Cold Water Shock

Posted by Kieran 08/03/2016 0 Comment(s)

"If you are lucky enough to survive long enough to die of hypothermia, you have done very well; most die in the first minute of immersion" – Professor Mike Tipton, Expert in Hypothermia

Brief Summary

"If you are lucky enough to survive long enough to die of hypothermia, you have done very well; most die in the first minute of immersion" – Professor Mike Tipton, Expert in Hypothermia

 

It is the short term involuntary response to sudden immersion in cold water. It lasts for only about a minute after immersion but cold water is a leading cause of death in the sea. Cold water shock is not to be mistaken with hypothermia.

 

Detailed Look

Pre-Immersion = 0 Minute                       Immersion = 1 Minute                                   Immersion = 5 Minutes

 

This plot looks at the Heart Rate, Breathing Rate & Breathing Volume over a minute for each of the three stages. The heart rate is beats per minute, the breathing rate it breaths per minute and the breathing volume is litres per minute.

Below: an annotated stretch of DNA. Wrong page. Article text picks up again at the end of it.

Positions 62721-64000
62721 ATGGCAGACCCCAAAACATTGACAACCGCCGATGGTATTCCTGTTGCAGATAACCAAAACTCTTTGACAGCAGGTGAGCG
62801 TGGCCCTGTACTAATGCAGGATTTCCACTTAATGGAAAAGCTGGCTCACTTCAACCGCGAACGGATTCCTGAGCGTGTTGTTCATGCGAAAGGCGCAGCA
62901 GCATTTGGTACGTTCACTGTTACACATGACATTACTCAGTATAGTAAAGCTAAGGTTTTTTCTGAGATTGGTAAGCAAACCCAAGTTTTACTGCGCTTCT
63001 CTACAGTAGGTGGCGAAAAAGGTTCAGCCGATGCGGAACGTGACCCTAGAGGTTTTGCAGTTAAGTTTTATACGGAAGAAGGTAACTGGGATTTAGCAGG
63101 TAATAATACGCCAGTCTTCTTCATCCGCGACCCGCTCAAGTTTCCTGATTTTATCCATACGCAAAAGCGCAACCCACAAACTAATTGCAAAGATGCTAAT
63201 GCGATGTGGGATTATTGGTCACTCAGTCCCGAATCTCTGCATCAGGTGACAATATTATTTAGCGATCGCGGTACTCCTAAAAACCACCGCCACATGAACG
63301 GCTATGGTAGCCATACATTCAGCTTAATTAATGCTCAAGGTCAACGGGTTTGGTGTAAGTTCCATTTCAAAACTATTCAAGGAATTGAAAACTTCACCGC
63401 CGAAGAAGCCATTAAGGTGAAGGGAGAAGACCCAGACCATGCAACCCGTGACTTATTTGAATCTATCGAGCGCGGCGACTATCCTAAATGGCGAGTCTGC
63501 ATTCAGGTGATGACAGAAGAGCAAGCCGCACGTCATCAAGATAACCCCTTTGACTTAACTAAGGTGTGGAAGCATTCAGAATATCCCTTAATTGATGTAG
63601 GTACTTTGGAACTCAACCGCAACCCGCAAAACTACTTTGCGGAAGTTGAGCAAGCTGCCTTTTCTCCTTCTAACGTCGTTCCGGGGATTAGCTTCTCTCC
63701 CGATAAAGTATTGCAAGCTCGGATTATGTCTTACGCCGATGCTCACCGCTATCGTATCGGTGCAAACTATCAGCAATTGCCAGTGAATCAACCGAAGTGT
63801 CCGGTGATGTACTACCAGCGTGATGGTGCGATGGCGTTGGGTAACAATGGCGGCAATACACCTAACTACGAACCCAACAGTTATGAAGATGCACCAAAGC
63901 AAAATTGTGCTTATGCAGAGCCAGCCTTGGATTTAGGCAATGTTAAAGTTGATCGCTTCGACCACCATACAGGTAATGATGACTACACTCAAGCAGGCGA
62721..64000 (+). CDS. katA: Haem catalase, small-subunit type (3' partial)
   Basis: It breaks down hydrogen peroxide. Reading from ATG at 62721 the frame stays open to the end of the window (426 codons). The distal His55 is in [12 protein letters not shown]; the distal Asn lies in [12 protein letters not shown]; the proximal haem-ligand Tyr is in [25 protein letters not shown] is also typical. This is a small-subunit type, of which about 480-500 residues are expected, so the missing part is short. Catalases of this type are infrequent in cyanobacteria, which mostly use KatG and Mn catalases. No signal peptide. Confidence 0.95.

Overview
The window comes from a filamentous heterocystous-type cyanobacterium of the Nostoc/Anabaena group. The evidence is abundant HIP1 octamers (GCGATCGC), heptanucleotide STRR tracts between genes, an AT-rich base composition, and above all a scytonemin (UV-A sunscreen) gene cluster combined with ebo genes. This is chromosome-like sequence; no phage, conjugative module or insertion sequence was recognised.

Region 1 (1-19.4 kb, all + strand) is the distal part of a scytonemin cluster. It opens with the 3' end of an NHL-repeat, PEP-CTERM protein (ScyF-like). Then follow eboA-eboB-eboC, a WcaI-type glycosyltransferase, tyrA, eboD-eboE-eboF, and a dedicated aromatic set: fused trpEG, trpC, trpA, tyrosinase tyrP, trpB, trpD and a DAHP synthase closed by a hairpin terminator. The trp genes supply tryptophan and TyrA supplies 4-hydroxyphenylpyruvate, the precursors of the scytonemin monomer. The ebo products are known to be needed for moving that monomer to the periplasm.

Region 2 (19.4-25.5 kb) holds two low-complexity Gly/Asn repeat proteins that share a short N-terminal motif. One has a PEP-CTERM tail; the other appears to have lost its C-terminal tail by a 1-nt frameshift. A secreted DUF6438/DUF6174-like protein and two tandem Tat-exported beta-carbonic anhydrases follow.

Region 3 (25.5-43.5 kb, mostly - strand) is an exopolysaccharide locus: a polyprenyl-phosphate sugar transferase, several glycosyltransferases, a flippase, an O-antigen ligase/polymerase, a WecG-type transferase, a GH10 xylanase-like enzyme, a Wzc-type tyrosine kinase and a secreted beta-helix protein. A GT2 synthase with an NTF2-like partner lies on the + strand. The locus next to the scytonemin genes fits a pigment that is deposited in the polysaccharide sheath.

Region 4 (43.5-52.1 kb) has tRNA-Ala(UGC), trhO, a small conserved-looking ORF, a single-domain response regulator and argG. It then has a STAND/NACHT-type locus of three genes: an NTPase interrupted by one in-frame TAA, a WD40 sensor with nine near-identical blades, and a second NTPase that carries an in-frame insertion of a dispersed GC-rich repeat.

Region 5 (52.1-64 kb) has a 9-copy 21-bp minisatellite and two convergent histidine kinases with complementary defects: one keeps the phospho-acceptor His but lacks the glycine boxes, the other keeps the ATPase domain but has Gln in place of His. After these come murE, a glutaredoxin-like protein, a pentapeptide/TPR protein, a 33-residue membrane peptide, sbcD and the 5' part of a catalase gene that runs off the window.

Immediately one can see that there is a drastic change in the body once one becomes immersed in the cold water. This is a panic stage. The heart rate almost doubles. The breath rate and breathing volume have a dramatic increase. All these figures are getting closer to pre-immersed state after 5 minutes but are still significantly higher than they were pre-immersion.

The rapid increase in the heart rate tells us that people with heart problems are at immediate risk of death once immersed. It is even possible for those who are relatively healthy to suffer a heart attack. The large amount of gasps and the breathing rate tells us that the person is hyperventilating. It can result in water being breath in, so it is very important to keep your head above water.

 

Tips

  • If it is possible, one should slowly immersed themselves in cold water. This gives your body a chance to adapt.
  • It is important not to panic and to stay calm, try not to waste energy panicking.
  • It is very important to wear protective clothing. Try wearing a life jacket and clothing that will provide you with thermal protection.
  • Try to keep your head above water and going under water, use an underwater breathing device.
  • Remain as still in the water as possible until your body adapts to the waters. Do not swim immediately

 

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